The fiscal conservatives made their opinion known in a clear majority. Approximately 61% of survey takers will be dismayed to hear the latest comments from Boehner, saying that the Bush tax cuts are a better idea to keep the U.S. economy on track than the new stimulus plan proposed by President Obama.
It wasn't as if no readers of
have Obama's back on economic policy. Another 39% of survey respondents think that the infrastructure spending idea and the tax incentives for corporations are the right way forward for U.S. economic policy.
In any event, the Bush tax cut debate, even with Boehner's concession, is clearly far from over. Even some Democrats have said they are against President Obama's $50 billion in infrastructure spending, and some Democrats are arguing that any type of new tax would be a negative for the U.S. economy.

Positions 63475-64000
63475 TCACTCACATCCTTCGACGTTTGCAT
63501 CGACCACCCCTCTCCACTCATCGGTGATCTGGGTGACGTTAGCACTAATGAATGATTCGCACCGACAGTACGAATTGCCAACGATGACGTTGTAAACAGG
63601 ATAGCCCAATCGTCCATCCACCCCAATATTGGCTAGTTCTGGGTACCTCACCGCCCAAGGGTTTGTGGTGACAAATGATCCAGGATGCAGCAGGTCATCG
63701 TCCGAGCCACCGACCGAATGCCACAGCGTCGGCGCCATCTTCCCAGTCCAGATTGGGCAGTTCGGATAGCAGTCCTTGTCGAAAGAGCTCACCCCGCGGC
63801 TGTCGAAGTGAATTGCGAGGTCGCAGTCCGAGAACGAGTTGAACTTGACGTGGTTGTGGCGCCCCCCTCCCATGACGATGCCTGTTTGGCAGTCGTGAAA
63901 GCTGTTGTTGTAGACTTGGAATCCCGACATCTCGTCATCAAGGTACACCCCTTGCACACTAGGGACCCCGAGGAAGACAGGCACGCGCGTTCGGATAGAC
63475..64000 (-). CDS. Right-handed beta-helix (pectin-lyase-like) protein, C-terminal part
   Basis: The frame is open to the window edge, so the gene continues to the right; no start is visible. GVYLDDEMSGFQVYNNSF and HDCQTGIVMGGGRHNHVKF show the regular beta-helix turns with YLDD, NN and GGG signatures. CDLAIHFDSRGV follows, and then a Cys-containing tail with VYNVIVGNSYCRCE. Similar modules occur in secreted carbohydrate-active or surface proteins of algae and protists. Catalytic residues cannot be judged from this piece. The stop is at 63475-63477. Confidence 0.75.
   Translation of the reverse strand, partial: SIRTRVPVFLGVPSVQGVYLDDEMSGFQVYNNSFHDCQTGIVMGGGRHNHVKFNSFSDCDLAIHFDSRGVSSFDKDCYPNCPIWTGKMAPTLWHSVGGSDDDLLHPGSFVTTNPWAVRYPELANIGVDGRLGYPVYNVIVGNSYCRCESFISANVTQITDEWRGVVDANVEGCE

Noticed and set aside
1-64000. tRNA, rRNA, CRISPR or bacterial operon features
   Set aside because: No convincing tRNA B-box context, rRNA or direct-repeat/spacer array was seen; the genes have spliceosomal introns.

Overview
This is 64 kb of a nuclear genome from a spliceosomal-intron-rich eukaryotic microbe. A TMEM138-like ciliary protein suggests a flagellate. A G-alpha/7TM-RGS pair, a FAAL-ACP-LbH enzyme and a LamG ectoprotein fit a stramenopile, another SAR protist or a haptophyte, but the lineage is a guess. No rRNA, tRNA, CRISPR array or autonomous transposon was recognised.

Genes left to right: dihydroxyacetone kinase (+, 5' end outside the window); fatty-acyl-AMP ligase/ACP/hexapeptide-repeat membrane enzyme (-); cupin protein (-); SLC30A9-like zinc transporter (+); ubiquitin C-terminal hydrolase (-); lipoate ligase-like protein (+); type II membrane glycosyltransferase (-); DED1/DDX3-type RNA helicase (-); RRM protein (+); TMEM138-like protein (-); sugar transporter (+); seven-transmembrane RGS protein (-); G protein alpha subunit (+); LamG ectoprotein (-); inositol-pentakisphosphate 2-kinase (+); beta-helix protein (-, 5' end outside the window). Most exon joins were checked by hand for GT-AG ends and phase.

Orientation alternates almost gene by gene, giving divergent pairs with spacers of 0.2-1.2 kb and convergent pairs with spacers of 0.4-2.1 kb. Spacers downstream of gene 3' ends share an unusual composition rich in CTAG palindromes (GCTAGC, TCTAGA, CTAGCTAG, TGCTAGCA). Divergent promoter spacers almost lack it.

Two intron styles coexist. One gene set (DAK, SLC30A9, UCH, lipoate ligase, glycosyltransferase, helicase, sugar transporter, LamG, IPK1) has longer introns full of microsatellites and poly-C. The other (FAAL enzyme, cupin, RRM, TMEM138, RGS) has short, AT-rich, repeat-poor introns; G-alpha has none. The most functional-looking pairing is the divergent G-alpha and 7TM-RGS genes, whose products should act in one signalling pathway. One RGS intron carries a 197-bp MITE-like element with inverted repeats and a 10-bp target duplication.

Boehner gave skeptical Democrats plenty of reason to doubt his latest turn even before the Republicans raised the rhetoric about protecting the Bush tax cuts, mincing his words when saying as part of his tax cut comments, "I think raising taxes in a very weak economy is a really, really bad idea ... I think there is a growing chorus on Capitol Hill to extend all of these tax rates."
In the end, Boehner's view seems unlikely to be the concession that the White House was looking for, but simply a minor move on the political chess board as the Republicans try to position their party as the better friend ahead of the polls to the chorus of Americans who want to see their tax cuts extended. There is clearly a loud chorus from
audience that is ready to join the Republican resistance party over the issue of taxes.
-- Written by Eric Rosenbaum in New York.